The history of the sugar industry and slave trade really framed most of the history of the Caribbean In that sense, this book was really right on the money It includes everything you ever wanted to know about the two industries and how they influenced the development of the region However, this book was a little hard to swallow It was very heavy on the historical facts and figures, and not so great with the historical narrative In other words, it was very detailed in telling the reader exactly how many sugar plantations were in Haiti in 1853 and how much sugar each plantation produced, but it took some digging to really extract the story behind what the facts and figured really meant.What I enjoyed most about this book was the chapter on Castroism Here in 2009, it is difficult to understand Castro s appeal and why the Cuban people have tolerated him and his policies for so long It also is not entirely clear why Cuba is so staunchly anti American This book presents the case from the Cuban perspective Everything from the US annexation after the Spanish American war, to the takeover of the Cuban sugar industry by US businesses, to the poor social and living conditions that existed under the US supported Batista regime In plain terms, Castro s revolution made sense and was justified once upon a time The problem is that he made too many mistakes in his first few years of leading the country, and he refused to acknowledge or rectify any of them The author did not have the benefit of hindsight that we have today, and he could not have predicted the extent to which Cuba became reliant on the USSR to survive The background that Williams provides gives us sufficient context to understand where Cuba went wrong, and perhaps how to help them get back on track.This book was published in 1970 I would like to see an updated copy to better understand the developments in the past 40 years Many of the predictions he made in the final chapter came true, and many did not Williams had a very unique perspective on the issues of colonialism, the sugar industry, and slave trade, and I would like to get his thoughts on where the region stands today Are they better off than they were 40 years ago Looking at what is currently happening in Haiti and Guadeloupe, it may not seem so Regardless, this book was worth the read for anyone who is really interested in the history of the Western Hemisphere.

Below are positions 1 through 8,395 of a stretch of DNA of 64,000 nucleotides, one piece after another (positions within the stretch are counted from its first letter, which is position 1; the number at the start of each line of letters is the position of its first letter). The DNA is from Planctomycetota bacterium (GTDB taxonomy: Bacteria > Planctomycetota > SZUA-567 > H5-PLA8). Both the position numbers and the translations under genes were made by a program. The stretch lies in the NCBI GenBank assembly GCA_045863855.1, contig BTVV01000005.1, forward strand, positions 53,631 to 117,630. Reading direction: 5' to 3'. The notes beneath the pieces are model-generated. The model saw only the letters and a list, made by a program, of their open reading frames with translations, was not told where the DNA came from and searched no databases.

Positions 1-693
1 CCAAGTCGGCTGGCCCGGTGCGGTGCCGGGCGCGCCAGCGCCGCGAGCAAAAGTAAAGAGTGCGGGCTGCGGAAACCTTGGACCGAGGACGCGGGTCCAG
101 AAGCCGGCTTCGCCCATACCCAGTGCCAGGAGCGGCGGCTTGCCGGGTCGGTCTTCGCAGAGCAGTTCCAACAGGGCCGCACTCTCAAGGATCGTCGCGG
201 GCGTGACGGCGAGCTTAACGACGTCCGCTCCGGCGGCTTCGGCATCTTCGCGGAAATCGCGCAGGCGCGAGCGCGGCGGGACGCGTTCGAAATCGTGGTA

4. says: